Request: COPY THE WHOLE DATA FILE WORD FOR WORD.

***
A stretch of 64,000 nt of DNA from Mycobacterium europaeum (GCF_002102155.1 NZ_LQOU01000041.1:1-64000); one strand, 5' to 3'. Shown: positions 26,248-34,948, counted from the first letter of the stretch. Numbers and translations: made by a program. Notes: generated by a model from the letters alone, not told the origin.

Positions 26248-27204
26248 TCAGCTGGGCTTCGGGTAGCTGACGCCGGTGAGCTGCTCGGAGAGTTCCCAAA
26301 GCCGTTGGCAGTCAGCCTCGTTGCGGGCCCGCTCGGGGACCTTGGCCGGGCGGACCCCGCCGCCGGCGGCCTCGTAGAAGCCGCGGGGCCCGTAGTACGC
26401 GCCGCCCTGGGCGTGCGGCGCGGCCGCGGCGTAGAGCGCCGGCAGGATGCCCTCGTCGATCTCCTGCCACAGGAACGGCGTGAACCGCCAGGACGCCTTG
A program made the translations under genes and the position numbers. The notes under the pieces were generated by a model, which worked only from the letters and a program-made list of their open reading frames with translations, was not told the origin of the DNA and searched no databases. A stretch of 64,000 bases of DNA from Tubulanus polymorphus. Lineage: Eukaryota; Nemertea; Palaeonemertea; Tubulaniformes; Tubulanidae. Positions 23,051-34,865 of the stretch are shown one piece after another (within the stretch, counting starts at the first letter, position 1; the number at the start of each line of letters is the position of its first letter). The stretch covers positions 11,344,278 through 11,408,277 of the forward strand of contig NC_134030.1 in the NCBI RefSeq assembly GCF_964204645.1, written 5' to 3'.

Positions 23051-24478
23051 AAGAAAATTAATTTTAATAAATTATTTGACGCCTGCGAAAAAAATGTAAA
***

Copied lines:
A stretch of 64,000 nt of DNA from Mycobacterium europaeum (GCF_002102155.1 NZ_LQOU01000041.1:1-64000); one strand, 5' to 3'. Shown: positions 26,248-34,948, counted from the first letter of the stretch. Numbers and translations: made by a program. Notes: generated by a model from the letters alone, not told the origin.

Positions 26248-27204
26248 TCAGCTGGGCTTCGGGTAGCTGACGCCGGTGAGCTGCTCGGAGAGTTCCCAAA
26301 GCCGTTGGCAGTCAGCCTCGTTGCGGGCCCGCTCGGGGACCTTGGCCGGGCGGACCCCGCCGCCGGCGGCCTCGTAGAAGCCGCGGGGCCCGTAGTACGC
26401 GCCGCCCTGGGCGTGCGGCGCGGCCGCGGCGTAGAGCGCCGGCAGGATGCCCTCGTCGATCTCCTGCCACAGGAACGGCGTGAACCGCCAGGACGCCTTG
A program made the translations under genes and the position numbers. The notes under the pieces were generated by a model, which worked only from the letters and a program-made list of their open reading frames with translations, was not told the origin of the DNA and searched no databases. A stretch of 64,000 bases of DNA from Tubulanus polymorphus. Lineage: Eukaryota; Nemertea; Palaeonemertea; Tubulaniformes; Tubulanidae. Positions 23,051-34,865 of the stretch are shown one piece after another (within the stretch, counting starts at the first letter, position 1; the number at the start of each line of letters is the position of its first letter). The stretch covers positions 11,344,278 through 11,408,277 of the forward strand of contig NC_134030.1 in the NCBI RefSeq assembly GCF_964204645.1, written 5' to 3'.

Positions 23051-24478
23051 AAGAAAATTAATTTTAATAAATTATTTGACGCCTGCGAAAAAAATGTAAA